Meanwhile, the major events almost always take place in cutscenes. Often, you’ll have to make dialogue choices, which may slightly impact some elements of the plot. A few times per chapter, things will pause and you’ll be given two different options. These are considered to be important choices and have a much greater impact on elements of the story. These decisions can alter anything from people’s opinion of you to their appearance in later scenes, so you must think carefully before you choose. For the streamers out there, there’s also a Crowd Choice mode, which will allow your audience to either suggest or outright choose lines of dialogue and major choices to help bring the experience to life even further for your community.

Unfortunately, I think the weakest part of Life is Strange: True Colors on Switch is its graphics. Life is Strange isn’t really known for being technically demanding, but even so, the Switch version could fare a bit better. Environmentally speaking, Haven Springs looks colorful and vibrant, but the characters are a bit hit and miss. Some characters, like Alex, look really nice, while others don’t quite live up to that standard. Furthermore, on numerous occasions, some of the movement, especially around mouths, looks a bit stiff.

Life is Strange: True Colors review Nintendo Switch Deck Nine Games Square Enix

I also observed the occasional graphics glitching. Less severe and frequent were the times when characters or background elements would pop through others, such as a shoulder coming through a wall. The one that really annoyed me though was when I played in docked mode. I only played through Chapters 1 and 5 docked, but for the vast majority of those chapters, there was a thin black line with sporadic white pixels underneath the game. If you look for it, you might be able to notice this in the screenshot above. I haven’t experienced this with any other game before or after True Colors, and I never saw it in handheld mode. It’s a minor thing, but it was definitely a decent distraction.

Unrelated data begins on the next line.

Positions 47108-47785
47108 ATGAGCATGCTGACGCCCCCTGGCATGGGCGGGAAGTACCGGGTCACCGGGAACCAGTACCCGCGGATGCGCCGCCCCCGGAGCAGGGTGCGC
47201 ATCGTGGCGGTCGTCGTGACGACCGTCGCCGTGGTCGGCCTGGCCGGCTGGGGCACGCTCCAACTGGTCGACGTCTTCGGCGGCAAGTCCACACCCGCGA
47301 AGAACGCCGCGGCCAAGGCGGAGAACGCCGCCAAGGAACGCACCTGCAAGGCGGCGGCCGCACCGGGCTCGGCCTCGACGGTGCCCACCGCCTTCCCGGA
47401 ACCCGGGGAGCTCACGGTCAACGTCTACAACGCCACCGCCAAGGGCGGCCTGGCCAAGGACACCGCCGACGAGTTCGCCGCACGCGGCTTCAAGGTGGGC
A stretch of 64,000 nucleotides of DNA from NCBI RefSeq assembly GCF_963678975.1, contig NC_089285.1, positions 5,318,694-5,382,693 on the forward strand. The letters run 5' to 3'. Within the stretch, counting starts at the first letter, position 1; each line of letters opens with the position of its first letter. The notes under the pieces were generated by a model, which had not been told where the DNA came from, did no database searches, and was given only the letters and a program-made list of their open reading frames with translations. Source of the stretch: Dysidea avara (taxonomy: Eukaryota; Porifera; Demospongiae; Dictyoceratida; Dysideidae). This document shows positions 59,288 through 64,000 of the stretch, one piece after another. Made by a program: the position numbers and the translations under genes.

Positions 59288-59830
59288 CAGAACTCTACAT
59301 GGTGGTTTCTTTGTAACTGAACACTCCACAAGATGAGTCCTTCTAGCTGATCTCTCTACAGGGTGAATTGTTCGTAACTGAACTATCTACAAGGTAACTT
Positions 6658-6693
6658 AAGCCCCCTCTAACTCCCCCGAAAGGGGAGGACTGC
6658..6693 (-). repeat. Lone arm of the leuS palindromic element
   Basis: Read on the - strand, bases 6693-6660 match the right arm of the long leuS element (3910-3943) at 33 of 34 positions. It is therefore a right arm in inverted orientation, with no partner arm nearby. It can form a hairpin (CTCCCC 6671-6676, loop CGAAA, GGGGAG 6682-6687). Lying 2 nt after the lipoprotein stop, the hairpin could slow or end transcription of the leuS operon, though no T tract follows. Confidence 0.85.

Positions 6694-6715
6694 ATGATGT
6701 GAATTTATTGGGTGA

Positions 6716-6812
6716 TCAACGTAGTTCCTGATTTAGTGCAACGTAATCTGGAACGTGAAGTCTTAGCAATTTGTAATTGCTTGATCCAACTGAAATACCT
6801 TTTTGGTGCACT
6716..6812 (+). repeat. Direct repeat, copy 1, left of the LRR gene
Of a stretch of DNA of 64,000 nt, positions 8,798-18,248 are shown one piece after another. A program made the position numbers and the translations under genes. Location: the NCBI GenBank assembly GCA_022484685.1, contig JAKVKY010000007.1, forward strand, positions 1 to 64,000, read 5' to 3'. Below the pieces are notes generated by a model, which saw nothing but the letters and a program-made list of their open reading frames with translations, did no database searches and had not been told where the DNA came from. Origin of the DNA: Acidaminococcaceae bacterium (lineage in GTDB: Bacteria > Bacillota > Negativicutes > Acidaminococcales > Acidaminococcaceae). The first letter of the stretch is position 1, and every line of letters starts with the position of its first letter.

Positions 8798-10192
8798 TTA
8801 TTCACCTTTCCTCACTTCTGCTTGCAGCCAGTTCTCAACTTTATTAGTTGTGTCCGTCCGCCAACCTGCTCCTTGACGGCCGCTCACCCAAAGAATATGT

Lastly, Life is Strange: True Colors has a nice suite of accessibility options. Options include being able to alter text fonts, throwing on darker backgrounds for subtitles for extra visibility, making the controls a little easier, and applying a color filter. But you can also turn on alerts before intense audio/visual segments, skipping segments that might require quick reflexes, or lengthen the amount of time needed to make choices. Life is Strange has always been a series where inclusion has been a central theme, so it’s nice to see these options thrown in, especially with accessibility continuing to be a hot topic in the gaming industry.

Life is Strange: True Colors is good-strange on Switch

Life is Strange: True Colors review Nintendo Switch Deck Nine Games Square Enix

Ultimately, while Life is Strange: True Colors may have a weaker story than past entries had, its strongest elements may outshine anything I’ve played in the prior games. I’m particularly fond of Alex as a character and even more so of the idea of empathy as the core mechanic, since empathy is something we can all utilize in our daily lives. Regardless of whether this is my favorite Life is Strange or not though, True Colors was an absolute blast of an experience to play though, and I would absolutely recommend it.

Release Date: December 7, 2021
No. of Players: 1 player
Category: Adventure
Publisher: Square Enix
Developer: Deck Nine Games

A Nintendo Switch review code for Life is Strange: True Colors was provided by the publisher.

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Life is Strange: True Colors


While Life is Strange: True Colors may have a weaker story than past entries had, the rest of the game is strong enough to make it potentially the overall best entry in the franchise. Alex is a memorable character, and empathy makes for an effective gameplay mechanic. The graphics and performance could be a bit better on Switch though.

  • Alex is one of the franchise's best characters
  • Empathy as a power is a neat idea
  • Predictable, less-impactful story
  • Character models seem to vary a bit in quality; some tight movement
  • A few graphical glitches
Steven Rollins
Steven has been involved in video game reporting for over five years now. In his spare time, he can be found speedrunning, writing fanfiction, or watching as much anime as he possibly can.